It looks pretty good. Nobody is going to poke their nose right up to your collar to inspect, and if they do - ... As far as why certain things work for some and not for others, I'm coming to the conclusion that a lot of it has to do with the sewing machine being used. On my old machine I used to get perfect topstitching without even trying. With my new machine I have to fiddle with tension, stitch length and so on. Still doesn't come out perfect. Always gets hung up on corners and bumps. That said - have a look at some RTW pieces and see just how (im)perfect the results are. And that's with an industrial machine. It will make you feel SO much better about your own efforts.

a little sewing on the side said...

Looks pretty good to me, too! No one will come up with a magnifying glass and ask to see the worst side of your collar. I always do hand-stitching, too, like some of the other commenters. Pamela does beautiful work and she's had lots of practice. Lots and lots of practice! Enjoy your shirt and show more pictures if you get a chance! I bet it looks very smart.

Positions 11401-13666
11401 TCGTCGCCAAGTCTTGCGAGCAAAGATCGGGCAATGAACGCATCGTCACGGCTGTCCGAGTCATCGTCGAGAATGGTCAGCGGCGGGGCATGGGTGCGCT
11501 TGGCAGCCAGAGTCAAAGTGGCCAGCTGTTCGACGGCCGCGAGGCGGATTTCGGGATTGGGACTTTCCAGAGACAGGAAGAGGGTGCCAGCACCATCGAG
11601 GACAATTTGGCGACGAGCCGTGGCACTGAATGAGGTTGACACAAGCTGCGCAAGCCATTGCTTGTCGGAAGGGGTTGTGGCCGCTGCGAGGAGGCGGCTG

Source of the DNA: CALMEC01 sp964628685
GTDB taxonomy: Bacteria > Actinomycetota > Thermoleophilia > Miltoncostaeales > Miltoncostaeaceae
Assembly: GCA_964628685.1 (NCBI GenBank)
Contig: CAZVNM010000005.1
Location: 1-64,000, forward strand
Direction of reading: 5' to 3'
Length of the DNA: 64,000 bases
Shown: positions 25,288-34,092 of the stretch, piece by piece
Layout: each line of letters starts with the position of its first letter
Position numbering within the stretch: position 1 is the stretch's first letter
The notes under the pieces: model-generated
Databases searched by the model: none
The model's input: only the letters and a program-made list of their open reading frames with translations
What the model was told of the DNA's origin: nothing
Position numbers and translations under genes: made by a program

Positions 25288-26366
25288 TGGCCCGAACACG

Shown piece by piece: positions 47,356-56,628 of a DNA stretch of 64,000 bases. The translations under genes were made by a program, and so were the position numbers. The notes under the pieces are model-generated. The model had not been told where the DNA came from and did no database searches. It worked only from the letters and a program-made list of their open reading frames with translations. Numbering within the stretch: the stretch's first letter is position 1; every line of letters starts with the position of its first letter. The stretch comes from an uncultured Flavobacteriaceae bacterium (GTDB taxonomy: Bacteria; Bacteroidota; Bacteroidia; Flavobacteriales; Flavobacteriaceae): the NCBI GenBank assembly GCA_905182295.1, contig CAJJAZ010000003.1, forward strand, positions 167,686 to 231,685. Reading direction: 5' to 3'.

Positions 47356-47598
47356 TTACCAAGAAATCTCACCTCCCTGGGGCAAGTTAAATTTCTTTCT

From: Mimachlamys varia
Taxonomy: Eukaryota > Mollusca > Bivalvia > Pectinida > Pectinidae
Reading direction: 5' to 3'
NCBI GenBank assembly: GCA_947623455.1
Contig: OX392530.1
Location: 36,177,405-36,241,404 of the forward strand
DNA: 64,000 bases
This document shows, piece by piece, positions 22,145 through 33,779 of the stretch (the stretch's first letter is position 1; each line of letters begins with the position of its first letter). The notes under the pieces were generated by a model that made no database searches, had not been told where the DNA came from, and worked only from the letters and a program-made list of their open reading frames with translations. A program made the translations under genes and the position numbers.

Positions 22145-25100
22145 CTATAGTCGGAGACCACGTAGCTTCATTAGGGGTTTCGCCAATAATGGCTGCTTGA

Rebecca Clayton said...

I just found your blog through the "White Shirt project," and I'm really enjoying it.

I fixated on the collar stand shirt style when I was about 12, and I've been sewing them for 40 years. (I must have made a couple hundred shirt collars.) I've tried the techniques you've mentioned, memorized David Page Coffin's book, and I still often get the sort of results you're showing in your picture.

The high-dollar menswear shirts that have perfect details are not only sewn on industrial machines (which are amazing), but use high quality interfacing and fabrics that just aren't available to most home sewers.

I scored some remnants from a factory about 20 years ago, and that fabric was a dream to sew--everything worked the way it was supposed to.

So, a nutshell, don't worry about it; the thing that really makes a difference in how it looks on you is good fit. I enjoy my closet full of imperfect shirts, and perhaps someday, I'll figure out the ultimate collar stand technique. (And the cuffs--those are imperfect too.)